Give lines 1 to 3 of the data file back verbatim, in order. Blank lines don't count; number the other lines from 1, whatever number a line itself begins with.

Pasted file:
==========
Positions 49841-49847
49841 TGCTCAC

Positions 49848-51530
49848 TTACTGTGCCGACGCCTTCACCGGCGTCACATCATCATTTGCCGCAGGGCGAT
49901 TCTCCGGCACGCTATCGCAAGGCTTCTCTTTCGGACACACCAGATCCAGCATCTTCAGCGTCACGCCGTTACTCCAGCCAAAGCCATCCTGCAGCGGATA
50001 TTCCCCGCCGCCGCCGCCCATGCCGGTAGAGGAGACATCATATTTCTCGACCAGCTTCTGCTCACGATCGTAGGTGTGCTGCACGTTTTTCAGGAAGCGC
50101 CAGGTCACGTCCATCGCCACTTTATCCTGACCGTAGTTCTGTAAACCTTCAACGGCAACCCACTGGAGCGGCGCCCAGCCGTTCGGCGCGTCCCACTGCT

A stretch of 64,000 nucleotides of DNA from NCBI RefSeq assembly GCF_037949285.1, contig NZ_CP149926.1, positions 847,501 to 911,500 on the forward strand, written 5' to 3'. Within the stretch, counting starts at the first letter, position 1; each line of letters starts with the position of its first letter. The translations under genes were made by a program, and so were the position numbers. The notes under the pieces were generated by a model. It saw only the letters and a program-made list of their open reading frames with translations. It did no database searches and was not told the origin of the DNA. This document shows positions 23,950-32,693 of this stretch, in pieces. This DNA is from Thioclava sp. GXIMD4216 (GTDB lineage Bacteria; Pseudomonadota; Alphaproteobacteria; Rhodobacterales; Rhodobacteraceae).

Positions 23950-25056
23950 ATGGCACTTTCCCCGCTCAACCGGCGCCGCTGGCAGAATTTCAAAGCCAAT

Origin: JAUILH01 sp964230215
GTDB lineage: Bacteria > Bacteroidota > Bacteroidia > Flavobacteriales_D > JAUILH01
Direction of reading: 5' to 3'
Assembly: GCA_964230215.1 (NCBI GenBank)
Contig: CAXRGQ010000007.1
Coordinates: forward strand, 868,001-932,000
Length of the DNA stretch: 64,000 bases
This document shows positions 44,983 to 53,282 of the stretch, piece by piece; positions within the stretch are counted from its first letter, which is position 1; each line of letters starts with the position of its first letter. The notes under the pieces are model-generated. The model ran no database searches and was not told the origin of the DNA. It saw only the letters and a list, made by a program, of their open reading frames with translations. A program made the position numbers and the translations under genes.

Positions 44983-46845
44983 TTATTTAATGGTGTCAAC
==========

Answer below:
Positions 49841-49847
49841 TGCTCAC

Positions 49848-51530